[Bf-committers] Inpaint node review
peter at schlaile.de
Sun Jul 15 22:58:49 CEST 2012
I wrote an inpaint node for the compositor.
Since we are directly before a release, I haven't commited it, but I'd
like people to review it.
In case, you don't know, inpainting does this:
It's use cases in blender are
* wire removal
* green screen background reconstruction
the later is important to actually improve keying in blender. (see
The node isn't tile based (for fundamental reasons), but very fast,
since it first builds a manhatten distance map and after that performs
color convolution only on the edges.
That's something, one should probably add also to the dilate node (in
step mode) to make it perform a lot better for dilate iterations greater
It will bring it's computing time from O(n^3) down to O(n^2).
Take a look here for the details:
My aim is implementing something like the IBK Keyer in Nuke
(http://www.youtube.com/watch?v=-GmMC0AYXJ4 ), since all current
solutions within Blender fail on hair details rather badly.
You can see first steps in this direction here, which already do some
(compare key_raw.png to inpaint_key.png )
The trick I use is the following:
If you consider the usual compositing equation
Composite = Background * (1-ALPHA) + Foreground * ALPHA
for the case, that Background is our GreenScreen and Foreground is the
Object, we want to seperate, you'll notice, that we more or less
successfully can pull an alpha-matte (using a color channel node), but
currently fail to subtract the GreenScreen Background properly from the
That's no surprise, since until now, the GreenScreen Background wasn't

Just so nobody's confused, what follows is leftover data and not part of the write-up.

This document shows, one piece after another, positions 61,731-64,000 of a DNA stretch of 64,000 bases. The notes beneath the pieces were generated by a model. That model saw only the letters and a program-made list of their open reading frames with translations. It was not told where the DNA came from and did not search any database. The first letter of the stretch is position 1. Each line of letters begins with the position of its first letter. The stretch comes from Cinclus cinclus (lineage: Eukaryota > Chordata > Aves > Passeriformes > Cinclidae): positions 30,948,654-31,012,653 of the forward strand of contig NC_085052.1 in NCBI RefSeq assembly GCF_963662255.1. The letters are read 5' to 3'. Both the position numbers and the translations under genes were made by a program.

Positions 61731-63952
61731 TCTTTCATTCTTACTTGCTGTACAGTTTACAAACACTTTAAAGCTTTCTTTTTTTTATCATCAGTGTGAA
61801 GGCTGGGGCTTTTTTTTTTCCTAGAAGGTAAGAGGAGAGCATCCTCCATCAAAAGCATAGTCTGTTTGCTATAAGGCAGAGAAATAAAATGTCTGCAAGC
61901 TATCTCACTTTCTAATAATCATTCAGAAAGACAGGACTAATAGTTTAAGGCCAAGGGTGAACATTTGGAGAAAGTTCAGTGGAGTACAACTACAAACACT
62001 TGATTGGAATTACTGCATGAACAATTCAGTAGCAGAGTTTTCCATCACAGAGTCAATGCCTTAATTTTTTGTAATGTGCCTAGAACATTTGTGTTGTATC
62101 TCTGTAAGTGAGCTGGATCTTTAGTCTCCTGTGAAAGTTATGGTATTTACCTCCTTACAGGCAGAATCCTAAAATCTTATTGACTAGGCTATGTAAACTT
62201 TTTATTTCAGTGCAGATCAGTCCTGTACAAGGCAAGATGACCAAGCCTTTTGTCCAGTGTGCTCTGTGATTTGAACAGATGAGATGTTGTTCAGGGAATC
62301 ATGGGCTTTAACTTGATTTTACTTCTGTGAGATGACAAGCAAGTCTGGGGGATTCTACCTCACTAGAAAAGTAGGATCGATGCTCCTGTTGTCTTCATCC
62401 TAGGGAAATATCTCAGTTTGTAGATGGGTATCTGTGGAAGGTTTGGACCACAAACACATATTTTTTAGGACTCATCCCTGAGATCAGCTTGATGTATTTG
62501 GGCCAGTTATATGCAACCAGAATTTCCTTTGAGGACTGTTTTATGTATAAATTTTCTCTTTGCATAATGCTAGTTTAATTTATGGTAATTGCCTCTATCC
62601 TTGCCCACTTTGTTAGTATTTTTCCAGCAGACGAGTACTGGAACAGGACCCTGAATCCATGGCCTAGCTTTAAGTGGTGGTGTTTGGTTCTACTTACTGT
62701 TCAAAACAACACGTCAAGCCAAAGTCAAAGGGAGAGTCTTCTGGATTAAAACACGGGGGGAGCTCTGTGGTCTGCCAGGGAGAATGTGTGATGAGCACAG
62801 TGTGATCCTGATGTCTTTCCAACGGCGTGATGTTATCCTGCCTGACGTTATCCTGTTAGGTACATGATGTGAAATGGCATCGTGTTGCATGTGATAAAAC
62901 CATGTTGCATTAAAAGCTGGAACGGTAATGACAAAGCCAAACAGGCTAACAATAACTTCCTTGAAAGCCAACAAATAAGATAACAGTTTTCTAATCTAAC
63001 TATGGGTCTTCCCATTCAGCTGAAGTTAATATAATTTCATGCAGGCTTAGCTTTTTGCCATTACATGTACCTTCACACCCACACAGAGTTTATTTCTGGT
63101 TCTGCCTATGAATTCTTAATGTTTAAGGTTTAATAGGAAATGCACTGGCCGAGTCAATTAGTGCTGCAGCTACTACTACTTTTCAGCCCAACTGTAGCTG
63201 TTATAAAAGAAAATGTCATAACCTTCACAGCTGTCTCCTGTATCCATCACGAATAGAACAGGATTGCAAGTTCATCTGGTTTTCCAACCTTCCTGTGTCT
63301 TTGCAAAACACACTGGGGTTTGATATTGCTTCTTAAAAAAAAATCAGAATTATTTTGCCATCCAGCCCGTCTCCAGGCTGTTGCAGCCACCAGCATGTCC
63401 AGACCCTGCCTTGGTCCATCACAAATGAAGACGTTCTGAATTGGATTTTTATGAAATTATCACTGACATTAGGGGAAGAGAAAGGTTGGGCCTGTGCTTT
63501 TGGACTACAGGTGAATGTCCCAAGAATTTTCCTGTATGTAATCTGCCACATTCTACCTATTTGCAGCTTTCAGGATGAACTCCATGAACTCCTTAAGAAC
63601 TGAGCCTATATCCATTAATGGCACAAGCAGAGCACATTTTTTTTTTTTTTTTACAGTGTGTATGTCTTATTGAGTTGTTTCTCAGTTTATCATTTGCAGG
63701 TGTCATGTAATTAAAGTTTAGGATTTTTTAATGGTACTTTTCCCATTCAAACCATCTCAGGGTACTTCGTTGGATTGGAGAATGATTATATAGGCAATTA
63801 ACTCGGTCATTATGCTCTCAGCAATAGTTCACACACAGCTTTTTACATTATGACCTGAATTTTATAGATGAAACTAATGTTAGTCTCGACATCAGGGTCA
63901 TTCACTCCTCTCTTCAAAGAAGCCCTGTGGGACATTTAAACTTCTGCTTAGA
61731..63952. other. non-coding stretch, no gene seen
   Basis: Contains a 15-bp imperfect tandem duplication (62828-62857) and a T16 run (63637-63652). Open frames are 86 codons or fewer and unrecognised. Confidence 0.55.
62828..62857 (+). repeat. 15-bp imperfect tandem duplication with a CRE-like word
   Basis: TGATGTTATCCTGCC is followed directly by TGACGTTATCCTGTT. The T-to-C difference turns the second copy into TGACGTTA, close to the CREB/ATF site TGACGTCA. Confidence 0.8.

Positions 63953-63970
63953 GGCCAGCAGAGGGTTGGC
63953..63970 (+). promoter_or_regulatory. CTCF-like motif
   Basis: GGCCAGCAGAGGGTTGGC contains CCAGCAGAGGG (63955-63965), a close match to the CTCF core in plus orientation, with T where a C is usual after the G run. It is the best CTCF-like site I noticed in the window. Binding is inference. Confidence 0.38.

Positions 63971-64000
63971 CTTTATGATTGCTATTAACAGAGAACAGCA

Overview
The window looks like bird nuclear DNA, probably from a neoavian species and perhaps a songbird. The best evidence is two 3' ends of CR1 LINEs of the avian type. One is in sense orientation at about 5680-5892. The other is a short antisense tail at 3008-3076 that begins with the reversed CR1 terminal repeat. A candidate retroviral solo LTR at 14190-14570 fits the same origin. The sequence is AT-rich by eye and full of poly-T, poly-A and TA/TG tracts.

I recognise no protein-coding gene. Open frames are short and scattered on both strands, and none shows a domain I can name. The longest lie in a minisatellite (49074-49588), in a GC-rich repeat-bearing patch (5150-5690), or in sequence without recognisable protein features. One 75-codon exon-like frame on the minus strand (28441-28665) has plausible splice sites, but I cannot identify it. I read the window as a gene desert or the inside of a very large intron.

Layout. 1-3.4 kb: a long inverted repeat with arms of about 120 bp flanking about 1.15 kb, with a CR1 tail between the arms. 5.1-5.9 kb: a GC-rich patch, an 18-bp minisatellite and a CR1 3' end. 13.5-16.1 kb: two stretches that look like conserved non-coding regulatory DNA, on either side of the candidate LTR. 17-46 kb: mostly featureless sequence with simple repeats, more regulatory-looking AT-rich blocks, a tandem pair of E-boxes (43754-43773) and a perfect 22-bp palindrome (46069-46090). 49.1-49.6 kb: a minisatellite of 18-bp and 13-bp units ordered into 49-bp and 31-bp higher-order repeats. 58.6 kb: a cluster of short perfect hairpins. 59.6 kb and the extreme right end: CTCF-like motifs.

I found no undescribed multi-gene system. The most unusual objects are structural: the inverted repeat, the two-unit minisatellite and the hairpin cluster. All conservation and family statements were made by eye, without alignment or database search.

actually known (we don't have any clean plates shot in Mango).
But: we can inpaint the surrounding greenscreen into the area *behind*
the semi-transparent regions and subtract that instead.
The only thing missing in blender for that task, is said inpainting
node. And that's why I added it :)
So: please use my git repository at
git checkout image-keyer
and tell me your findings.
If I should commit to trunk, please let me know. If team Mango can make
use of it, feel free to commit to tomato branch.
Cheers and good night,
P.S.: There are a lot more sophisticated solutions for inpainting, some
are convolution based, like my simple approach (which convolves the
known surrounding pixels with a weighted average into the unknown
region), some are a lot more advanced. For all practical reasons (the
ones noted above), my node should work fairly well. If you want to add
additional inpainting algos, feel free to add a type and activate
custom1 as a type parameter variable.
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